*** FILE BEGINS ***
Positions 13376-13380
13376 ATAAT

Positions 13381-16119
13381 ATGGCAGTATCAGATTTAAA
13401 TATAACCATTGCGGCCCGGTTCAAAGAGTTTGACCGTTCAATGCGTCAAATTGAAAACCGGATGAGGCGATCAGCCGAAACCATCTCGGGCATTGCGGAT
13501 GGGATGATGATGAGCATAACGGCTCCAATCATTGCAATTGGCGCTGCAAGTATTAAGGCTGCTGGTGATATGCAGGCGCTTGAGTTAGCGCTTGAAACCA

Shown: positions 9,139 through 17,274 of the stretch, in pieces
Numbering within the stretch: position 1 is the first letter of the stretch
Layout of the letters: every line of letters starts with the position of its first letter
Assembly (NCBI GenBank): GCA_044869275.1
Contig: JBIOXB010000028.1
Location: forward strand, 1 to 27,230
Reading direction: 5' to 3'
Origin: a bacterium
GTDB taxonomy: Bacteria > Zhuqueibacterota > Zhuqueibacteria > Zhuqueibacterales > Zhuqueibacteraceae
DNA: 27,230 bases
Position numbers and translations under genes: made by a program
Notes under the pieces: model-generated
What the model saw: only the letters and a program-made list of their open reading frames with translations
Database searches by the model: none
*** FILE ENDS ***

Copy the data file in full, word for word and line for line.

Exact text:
Positions 13376-13380
13376 ATAAT

Positions 13381-16119
13381 ATGGCAGTATCAGATTTAAA
13401 TATAACCATTGCGGCCCGGTTCAAAGAGTTTGACCGTTCAATGCGTCAAATTGAAAACCGGATGAGGCGATCAGCCGAAACCATCTCGGGCATTGCGGAT
13501 GGGATGATGATGAGCATAACGGCTCCAATCATTGCAATTGGCGCTGCAAGTATTAAGGCTGCTGGTGATATGCAGGCGCTTGAGTTAGCGCTTGAAACCA

Shown: positions 9,139 through 17,274 of the stretch, in pieces
Numbering within the stretch: position 1 is the first letter of the stretch
Layout of the letters: every line of letters starts with the position of its first letter
Assembly (NCBI GenBank): GCA_044869275.1
Contig: JBIOXB010000028.1
Location: forward strand, 1 to 27,230
Reading direction: 5' to 3'
Origin: a bacterium
GTDB taxonomy: Bacteria > Zhuqueibacterota > Zhuqueibacteria > Zhuqueibacterales > Zhuqueibacteraceae
DNA: 27,230 bases
Position numbers and translations under genes: made by a program
Notes under the pieces: model-generated
What the model saw: only the letters and a program-made list of their open reading frames with translations
Database searches by the model: none